Israelis are fond of pointing out that in the Arab world, maps regularly deny the existence of the State of Israel, referring only to an entity called Palestine, which stretches from the Mediterranean to the Jordan River. But Arabs are not the only ones who deny the existence of the other - so does Israel. After 60 years of Arab-Israeli conflict, and 40 years of occupation, with hopes for a two-state solution diminishing by the second, it seems that Hertz Rental Car has either not yet learned the lesson, or is ahead of all of us in predicting the demise of the two-state solution.
Hertz provides maps for its customers in all of its 1,900 locations throughout the world. In Israel, the map provided is a shameful construct that completely denies the existence of an occupied Palestinian territory or, in fact, of anything Palestinian. There is no demarcation of the internationally recognized Green Line that separates Israel from the occupied West Bank. Israel simply stretches from the Mediterranean in the West all the way to the Jordan River in the East. The Israeli highway system travels throughout the entire area, and one gets the impression that it is all Israel and that Palestinian towns and villages are merely parts of one coherent whole: The Israeli cities of Tel Aviv and Haifa are connected to the same highway system as Nablus, Hebron, and Jenin. Nablus, in fact, does not even appear as Nablus, but under its ancient Israeli and modern Hebrew name, Shekhem. The occupied Golan, which Israel annexed in 1981 after occupying it from Syria in 1976, is not demarcated; the border with Syria is simply moved eastwards. Gaza, which Israel 'disengaged' from in 2005 but retains control over, (and for all intents and purposes, its occupation) is represented as "Gaza Area" and it is completely white: an anonymous, blank area - no people, no cities, no roads. Yet what looks like an empty beach betrays the reality that we have all seen on television in recent weeks and months: pictures of people, of squalor, of destruction, and of violence, perpetrated by both Hamas and other Palestinian militants, along with Israel's armed forces.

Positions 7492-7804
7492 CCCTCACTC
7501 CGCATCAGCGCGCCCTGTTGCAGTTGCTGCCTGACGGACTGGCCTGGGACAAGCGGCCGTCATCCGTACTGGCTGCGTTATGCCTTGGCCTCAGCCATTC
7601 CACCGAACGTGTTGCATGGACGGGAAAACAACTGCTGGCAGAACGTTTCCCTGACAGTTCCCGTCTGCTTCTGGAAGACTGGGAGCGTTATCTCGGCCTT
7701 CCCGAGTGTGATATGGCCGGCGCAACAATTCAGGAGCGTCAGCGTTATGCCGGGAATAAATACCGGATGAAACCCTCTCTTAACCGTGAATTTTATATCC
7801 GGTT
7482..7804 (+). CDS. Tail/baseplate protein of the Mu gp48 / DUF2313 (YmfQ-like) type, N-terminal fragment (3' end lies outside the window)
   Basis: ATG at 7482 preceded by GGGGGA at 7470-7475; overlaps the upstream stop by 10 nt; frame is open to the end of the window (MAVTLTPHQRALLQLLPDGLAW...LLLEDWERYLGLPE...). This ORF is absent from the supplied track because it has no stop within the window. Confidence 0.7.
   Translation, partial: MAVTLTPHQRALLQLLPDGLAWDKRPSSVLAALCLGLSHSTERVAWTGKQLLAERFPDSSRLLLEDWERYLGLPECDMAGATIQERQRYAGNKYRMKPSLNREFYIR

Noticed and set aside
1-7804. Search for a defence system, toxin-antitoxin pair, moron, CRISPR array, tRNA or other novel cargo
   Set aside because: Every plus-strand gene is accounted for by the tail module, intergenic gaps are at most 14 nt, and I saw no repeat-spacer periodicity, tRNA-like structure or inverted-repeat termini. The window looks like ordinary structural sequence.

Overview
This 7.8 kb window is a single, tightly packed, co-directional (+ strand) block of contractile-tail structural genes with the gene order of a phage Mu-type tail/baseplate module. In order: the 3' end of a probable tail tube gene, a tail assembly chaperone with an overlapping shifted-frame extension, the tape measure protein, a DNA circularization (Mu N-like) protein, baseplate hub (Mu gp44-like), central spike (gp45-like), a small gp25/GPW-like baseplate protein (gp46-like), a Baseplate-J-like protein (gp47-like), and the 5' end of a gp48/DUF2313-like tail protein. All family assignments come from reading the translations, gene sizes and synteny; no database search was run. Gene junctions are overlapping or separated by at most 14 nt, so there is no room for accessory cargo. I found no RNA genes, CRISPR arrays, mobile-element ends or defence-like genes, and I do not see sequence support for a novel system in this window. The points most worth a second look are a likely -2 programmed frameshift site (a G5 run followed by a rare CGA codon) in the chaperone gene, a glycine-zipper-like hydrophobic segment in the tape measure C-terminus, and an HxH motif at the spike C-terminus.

While maps such as the one produced by Hertz clearly misrepresent and seem ideologically driven, they are also instructive as to how Israelis, and in this case, a US-based corporation perceive the West Bank - incorporated into the Israeli state, with settlements only a notion brought up by unyielding foreign governments, with no noticeable difference between Israel proper and occupied Palestinian territory, with highways simply continuing into the area, where "Judea and Samaria" are simply provinces of Israel. The Hertz map, entitled "touring map of Israel," simply warns, "Dear User! When you travel or drive in Samaria, Judea, Jerusalem, or other areas - please make contact with Israel police or army representatives for security instructions." Its legend marks Christian and Jewish Holy Sites throughout the area, including in Hebron and (East) Jerusalem. But Muslim sites do not exist on these maps, it is as if the sacred nature of the Holy Land was reserved for Jesus and Moses, but not for Muhammad and his followers. Palestine, the Palestinians, and Muslims - they simply do not exist.
Benjamin Netanyahu has been tasked with forming a coalition, the former and next Prime Minister of Israel may be inclined to bring a similar map to the table when discussing the prospects for peace with American (or, if there is a realistic prospect, Palestinian) negotiators. Netanyahu and his coalition partners see the West Bank and Gaza much the same as the Hertz Map represents these areas: with major Palestinian population centers merely places that one should "consult security on" before entering - like a bad neighborhood in a big city.
Is it possible that the Hertz Corporation, the second largest car rental company in the world, would endorse this map? With Hertz operating in every major Middle Eastern Country - its largest branches are in the UAE and Saudi Arabia - one would think Hertz would recognize how utterly offensive its map is and immediately repeal its use. Major multi-nationals assess multitudes of risk within their global operating environments. When operating in conflict zones where borders are politically sensitive, as in Cyprus, Armenia, Spain, Sri Lanka and Congo - Hertz and other multi-nationals operating in Israel must be attuned to the fact that the crux of the conflict is cartographic. Borders are not just lines but survival mechanisms, not just for the people living near them, but also for corporations trying to create and maintain successful business on either side, or across them. One can only wish that Hertz recognizes the risk its map poses to its own reputation and ultimately to its business success.
Michael Shtender-Auerbach is CEO of Social Risks LLC